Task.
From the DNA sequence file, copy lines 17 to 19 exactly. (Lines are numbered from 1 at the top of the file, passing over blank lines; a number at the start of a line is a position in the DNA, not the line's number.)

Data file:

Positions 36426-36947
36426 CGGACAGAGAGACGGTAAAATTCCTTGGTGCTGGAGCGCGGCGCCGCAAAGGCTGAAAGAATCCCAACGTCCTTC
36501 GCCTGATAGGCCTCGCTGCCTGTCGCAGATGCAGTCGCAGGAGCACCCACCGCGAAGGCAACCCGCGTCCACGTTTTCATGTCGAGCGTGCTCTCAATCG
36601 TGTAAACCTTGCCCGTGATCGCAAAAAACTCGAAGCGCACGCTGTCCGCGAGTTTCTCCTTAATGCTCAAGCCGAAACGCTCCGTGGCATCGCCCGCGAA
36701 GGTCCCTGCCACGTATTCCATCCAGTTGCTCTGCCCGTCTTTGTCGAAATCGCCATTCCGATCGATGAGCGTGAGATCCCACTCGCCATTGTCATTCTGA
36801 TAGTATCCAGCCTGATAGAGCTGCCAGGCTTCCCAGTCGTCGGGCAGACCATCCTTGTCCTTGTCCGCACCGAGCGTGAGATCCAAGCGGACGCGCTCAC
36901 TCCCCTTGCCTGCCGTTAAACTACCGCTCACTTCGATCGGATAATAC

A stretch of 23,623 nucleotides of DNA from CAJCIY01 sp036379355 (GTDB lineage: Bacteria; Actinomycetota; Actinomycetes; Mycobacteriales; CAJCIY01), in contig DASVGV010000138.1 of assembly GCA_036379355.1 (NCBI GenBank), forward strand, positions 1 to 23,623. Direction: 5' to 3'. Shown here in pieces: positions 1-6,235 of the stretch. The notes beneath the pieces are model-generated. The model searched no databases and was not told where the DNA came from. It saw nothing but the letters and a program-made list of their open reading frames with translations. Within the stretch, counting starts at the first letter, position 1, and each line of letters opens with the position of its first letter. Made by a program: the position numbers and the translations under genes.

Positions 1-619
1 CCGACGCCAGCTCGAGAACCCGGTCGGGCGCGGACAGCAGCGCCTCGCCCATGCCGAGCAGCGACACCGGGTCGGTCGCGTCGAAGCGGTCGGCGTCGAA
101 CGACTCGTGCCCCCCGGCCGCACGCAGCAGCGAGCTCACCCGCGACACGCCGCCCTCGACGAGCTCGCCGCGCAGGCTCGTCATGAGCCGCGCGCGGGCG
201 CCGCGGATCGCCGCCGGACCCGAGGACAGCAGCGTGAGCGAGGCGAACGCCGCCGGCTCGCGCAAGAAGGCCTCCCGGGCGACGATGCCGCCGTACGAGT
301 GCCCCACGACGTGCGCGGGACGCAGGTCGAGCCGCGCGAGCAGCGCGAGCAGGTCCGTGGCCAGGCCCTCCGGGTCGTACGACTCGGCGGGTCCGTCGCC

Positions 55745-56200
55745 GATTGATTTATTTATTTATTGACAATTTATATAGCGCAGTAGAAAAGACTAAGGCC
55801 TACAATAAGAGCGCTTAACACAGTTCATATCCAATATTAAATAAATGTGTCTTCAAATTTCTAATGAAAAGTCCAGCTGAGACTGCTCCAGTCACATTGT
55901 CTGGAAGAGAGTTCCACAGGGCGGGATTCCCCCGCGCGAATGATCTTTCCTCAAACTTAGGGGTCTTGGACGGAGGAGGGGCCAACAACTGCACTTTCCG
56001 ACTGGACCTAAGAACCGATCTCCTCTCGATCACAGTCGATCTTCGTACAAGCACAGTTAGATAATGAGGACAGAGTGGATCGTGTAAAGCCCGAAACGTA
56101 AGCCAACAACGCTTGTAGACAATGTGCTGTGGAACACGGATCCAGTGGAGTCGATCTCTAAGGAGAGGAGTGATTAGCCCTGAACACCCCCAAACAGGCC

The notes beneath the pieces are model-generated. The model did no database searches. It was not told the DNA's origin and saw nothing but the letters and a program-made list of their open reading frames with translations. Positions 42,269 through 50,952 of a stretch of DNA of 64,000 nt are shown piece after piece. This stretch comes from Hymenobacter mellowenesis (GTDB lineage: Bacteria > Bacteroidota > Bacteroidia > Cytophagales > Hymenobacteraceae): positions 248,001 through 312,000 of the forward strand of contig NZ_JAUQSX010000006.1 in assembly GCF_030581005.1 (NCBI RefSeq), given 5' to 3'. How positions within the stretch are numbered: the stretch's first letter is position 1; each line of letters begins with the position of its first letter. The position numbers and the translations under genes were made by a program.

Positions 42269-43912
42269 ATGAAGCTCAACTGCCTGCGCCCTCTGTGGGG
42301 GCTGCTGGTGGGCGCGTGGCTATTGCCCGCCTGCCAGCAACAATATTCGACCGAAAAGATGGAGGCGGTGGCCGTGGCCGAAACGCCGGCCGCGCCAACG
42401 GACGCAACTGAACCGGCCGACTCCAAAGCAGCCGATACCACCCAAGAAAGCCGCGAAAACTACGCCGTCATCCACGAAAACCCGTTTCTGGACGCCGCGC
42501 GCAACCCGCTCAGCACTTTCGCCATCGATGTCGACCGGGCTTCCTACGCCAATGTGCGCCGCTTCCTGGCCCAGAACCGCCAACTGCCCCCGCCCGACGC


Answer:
55901 CTGGAAGAGAGTTCCACAGGGCGGGATTCCCCCGCGCGAATGATCTTTCCTCAAACTTAGGGGTCTTGGACGGAGGAGGGGCCAACAACTGCACTTTCCG
56001 ACTGGACCTAAGAACCGATCTCCTCTCGATCACAGTCGATCTTCGTACAAGCACAGTTAGATAATGAGGACAGAGTGGATCGTGTAAAGCCCGAAACGTA
56101 AGCCAACAACGCTTGTAGACAATGTGCTGTGGAACACGGATCCAGTGGAGTCGATCTCTAAGGAGAGGAGTGATTAGCCCTGAACACCCCCAAACAGGCC